San Manuel was built as a company town. Magma Copper Company needed a place to house its workforce.
San Manuel has also been a union town.
With Labor Day just past, we thought we’d take a look at one of San Manuel’s Union Men.
Don Shelton hired on Magma Copper Company at San Manuel, Jan. 15, 1965. He had been two years out of the Air Force and had just been laid off by Hughes. His brother-in-law told him about Magma. By the summer he had joined Local Union 937 of the Mine, Mill & Smelter Workers. Don had started working underground as a chute tapper. He remembers his first day underground. He said he was very scared.
After six months, he was able to transfer to a position as a pipefitter’s helper. After working in that position for a while, management staff at the company attempted to remove him from that position even though his immediate supervisors felt he was a good worker. The union stepped in and saw to it that he retained the position. It was then that he became active as a union member. He felt he owed the union something. He had also talked with Frank Salas who he had gone to high school with. Frank urged him to join. Salas would become a union president later on as would Shelton.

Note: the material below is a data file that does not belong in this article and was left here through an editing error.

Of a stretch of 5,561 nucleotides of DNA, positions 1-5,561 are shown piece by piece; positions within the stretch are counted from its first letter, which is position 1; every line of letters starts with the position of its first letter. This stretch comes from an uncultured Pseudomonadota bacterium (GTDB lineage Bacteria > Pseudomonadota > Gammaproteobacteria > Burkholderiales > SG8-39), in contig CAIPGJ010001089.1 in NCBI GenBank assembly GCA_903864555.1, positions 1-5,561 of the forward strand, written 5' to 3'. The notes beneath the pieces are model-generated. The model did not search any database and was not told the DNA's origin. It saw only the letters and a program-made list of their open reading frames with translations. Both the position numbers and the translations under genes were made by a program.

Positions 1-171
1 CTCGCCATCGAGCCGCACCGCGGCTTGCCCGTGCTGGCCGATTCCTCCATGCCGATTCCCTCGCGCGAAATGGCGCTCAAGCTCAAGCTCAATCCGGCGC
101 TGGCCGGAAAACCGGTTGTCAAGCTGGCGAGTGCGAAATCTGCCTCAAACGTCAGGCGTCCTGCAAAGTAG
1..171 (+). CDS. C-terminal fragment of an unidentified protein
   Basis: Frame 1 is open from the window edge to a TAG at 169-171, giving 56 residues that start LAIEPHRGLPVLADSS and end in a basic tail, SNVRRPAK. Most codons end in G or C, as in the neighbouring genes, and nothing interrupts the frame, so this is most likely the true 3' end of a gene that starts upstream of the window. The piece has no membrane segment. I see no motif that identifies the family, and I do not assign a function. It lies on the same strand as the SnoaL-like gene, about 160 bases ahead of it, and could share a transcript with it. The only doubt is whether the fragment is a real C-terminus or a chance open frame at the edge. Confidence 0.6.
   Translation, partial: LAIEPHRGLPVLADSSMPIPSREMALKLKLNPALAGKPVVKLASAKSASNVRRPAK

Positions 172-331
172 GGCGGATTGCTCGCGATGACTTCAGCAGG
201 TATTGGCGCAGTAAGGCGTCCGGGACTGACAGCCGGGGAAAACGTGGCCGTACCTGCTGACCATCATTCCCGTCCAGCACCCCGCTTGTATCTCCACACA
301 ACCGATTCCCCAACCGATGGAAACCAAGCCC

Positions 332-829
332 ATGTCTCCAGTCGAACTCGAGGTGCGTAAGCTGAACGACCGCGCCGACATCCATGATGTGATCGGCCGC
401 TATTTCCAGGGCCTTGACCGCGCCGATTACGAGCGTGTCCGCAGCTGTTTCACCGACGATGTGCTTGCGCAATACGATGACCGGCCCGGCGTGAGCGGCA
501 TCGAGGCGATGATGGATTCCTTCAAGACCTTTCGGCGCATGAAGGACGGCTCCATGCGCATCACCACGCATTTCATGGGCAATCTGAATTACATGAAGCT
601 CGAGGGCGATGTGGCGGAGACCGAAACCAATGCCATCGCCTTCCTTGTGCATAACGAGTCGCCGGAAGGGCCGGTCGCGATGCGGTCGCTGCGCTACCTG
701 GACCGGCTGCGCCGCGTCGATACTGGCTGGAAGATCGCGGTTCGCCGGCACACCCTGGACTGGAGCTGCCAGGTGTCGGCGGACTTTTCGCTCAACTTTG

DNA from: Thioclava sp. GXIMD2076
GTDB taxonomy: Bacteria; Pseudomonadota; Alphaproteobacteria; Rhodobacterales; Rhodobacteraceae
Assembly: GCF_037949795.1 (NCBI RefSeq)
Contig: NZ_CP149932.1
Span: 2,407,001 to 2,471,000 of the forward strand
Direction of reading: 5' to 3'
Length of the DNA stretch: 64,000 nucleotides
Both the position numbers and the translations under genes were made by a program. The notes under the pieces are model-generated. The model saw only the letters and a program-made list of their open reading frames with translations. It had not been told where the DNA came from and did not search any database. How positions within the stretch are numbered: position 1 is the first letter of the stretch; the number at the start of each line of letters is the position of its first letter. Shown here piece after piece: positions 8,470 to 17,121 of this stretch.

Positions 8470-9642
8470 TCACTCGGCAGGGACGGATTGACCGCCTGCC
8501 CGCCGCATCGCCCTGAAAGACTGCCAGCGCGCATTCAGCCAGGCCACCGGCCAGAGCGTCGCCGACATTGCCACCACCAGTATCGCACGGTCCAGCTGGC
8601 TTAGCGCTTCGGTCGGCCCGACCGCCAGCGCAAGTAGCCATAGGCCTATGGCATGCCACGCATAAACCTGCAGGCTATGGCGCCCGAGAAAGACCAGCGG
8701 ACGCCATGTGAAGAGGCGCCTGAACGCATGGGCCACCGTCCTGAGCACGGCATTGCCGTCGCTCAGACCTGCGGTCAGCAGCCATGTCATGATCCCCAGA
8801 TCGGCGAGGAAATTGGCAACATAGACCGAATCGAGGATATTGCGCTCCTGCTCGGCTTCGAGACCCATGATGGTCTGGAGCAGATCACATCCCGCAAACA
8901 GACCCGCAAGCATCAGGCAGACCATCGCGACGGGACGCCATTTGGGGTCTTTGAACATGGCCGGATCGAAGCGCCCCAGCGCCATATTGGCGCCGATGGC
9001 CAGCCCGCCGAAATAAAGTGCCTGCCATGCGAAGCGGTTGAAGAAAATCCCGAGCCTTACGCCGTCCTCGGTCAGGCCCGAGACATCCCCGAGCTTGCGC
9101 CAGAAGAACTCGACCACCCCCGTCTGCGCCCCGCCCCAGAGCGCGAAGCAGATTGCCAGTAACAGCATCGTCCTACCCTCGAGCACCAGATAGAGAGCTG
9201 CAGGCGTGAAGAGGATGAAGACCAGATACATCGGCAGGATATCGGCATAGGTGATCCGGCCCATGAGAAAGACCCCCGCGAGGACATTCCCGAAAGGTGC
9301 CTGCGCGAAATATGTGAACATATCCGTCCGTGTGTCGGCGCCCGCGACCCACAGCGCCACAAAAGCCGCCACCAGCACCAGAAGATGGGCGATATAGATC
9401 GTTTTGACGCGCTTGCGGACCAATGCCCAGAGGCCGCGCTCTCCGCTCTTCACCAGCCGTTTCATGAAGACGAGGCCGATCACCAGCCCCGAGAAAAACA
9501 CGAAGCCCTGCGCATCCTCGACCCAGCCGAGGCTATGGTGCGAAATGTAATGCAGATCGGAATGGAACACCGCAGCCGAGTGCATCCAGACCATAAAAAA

When Don became active in the union, the President was Edward Jackson and the Financial Secretary was Nick Key. He also became acquainted with Rudy Garcia who was the Business Agent for the union at the time. Don was a delegate to the last Mine Mill convention held at the Pioneer Inn in Tucson in 1967. It was the meeting where the primary purpose was the merger of Mine Mill with the United Steelworkers of America.
Don said the meeting “was amazing”. There were arguments between Mine Mill members who felt the merger should not take place and those who felt they had to. When it was announced that the merger was approved, many members were in shock that the Steelworkers were now in control. Some members had tears in their eyes, Mine Mill had ended. Don said that he “liked the camaraderie of Mine Mill and felt they were more dedicated to the welfare of the workers” than the Steelworkers. There also wasn’t the skullduggery endemic to that union at the time.
Don remained active in the union until his retirement in 1998. He held all the local offices including President from 1982 – 1991. He was directly involved in all of the contract negotiations between the Steelworkers and Magma/BHP from 1971 on. In 1987 he became President of the Arizona AFL-CIO. In his capacity working for the union, he met Congressman Morris Udall and Senator Ted Kennedy. Don said of Senator Udall: “Mo Udall was a liberal friend of the workers and a great congressman.”
Don was a proud union man and still is.